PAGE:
5 Popular Phrases: From Then To Now

Popular Culture, the attitudes, ideas, and other aspects of a culture heavily influenced by mass media, seeps into our everyday lives.

One might think that the label "popular culture," pop culture as we often say, was created in today's fast paced world, but it wasn't. You have to look to yesterday -- to the 1800's in fact to find its origin.

Whether you're a historical novel fan or just someone who finds trivia bites appetizing nuggets of information, you'll like today's short post: origins of some of our common phrases.

Pop Culture

These phrases became part of pop culture long ago, and they're still around today

Don't swap horses in the middle of the stream.
This phrase which means to stay with the one in office was first used in 1864 by Republicans in Abraham Lincoln's re-election campaign.

Robber Barons
A phrase used to describe the ultra rich originated in the late 1860's, but it became a symbol of corporate power and greed in 1934 with the publication of Matthew Josephson's best seller The Robber Barons.

Don't give up the ship.
In 1813, Captain James Lawrence, mortally wounded in the battle between the USS Chesapeake and the HMS Shannon, cried out, "Tell the men to fire faster and not to give up the ship; fight her till she sinks." Shortened, his plea became: "Don't give up the ship."

The New South
You hear this a lot, but it's actually been around since the Civil War ended. It was used by Southern proponents of industrial development in the South to mean economic expansion.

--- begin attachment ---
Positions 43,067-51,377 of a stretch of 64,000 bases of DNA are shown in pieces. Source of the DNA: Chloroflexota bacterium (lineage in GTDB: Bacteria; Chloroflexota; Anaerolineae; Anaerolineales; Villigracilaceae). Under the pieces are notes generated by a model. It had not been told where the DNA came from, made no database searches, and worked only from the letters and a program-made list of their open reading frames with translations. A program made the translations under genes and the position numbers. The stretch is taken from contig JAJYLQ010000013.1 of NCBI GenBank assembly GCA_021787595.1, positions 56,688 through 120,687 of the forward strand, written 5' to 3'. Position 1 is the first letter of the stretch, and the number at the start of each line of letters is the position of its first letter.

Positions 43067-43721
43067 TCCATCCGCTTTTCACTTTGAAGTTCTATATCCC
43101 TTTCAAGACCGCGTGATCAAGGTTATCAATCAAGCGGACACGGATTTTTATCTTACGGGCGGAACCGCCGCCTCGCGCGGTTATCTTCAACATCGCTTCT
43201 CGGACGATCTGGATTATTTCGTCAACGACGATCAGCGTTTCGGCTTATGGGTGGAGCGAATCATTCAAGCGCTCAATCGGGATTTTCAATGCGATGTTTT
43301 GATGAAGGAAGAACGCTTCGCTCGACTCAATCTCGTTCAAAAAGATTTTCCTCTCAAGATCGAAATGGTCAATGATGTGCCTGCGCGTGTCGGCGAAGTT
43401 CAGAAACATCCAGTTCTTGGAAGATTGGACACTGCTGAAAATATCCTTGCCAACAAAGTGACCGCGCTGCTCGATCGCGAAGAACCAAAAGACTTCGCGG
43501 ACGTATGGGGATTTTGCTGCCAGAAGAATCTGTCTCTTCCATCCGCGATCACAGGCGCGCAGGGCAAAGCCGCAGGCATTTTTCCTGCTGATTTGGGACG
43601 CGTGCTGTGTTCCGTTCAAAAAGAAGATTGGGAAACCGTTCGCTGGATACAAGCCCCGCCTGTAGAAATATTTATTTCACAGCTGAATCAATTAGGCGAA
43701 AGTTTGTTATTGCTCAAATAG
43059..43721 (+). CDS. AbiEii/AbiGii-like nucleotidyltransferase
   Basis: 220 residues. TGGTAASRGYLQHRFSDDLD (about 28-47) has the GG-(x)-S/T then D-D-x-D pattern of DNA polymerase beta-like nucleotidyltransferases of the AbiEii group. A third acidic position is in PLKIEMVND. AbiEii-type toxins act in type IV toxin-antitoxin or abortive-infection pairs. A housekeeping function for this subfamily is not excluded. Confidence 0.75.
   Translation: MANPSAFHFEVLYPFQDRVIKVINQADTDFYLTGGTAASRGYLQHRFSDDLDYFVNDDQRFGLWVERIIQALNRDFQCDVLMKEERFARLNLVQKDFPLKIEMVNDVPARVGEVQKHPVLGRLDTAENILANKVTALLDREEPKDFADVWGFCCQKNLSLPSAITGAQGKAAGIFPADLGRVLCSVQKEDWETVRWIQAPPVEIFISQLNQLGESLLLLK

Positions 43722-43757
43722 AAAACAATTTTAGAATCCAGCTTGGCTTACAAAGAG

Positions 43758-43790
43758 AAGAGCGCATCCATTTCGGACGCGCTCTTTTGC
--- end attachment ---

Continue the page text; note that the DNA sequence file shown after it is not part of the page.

A woman's body belongs to herself alone. It does not belong to the United States of America or any other government on the face of the earth.
No, that wasn't something written by Steinem, Friedan, Greer, or any of the other feminists of my youth. Margaret Sanger wrote that in Woman Rebel in 1914.

Takeaway Truth

Some phrases just stick -- like peanut butter on the roof of your mouth.


  1. You must be WAY in the country. :-) I think we have as many nail salons as we do convenience stores in every small town around.

    I tried to give up acrylic nails, but pure laziness is going to drive me back the aforementioned salon.

  2. Yep. I'm pretty far out. Closest small town has a grocery store, 2 gas stations, and a few other things.

    I'm going to Houston today for bank (no branch anywhere near), nail salon, and visit daughter.

    I once had acrylic nails but gave them up a long time ago, but I do like my mani-pedi -- especially the spa pedicure.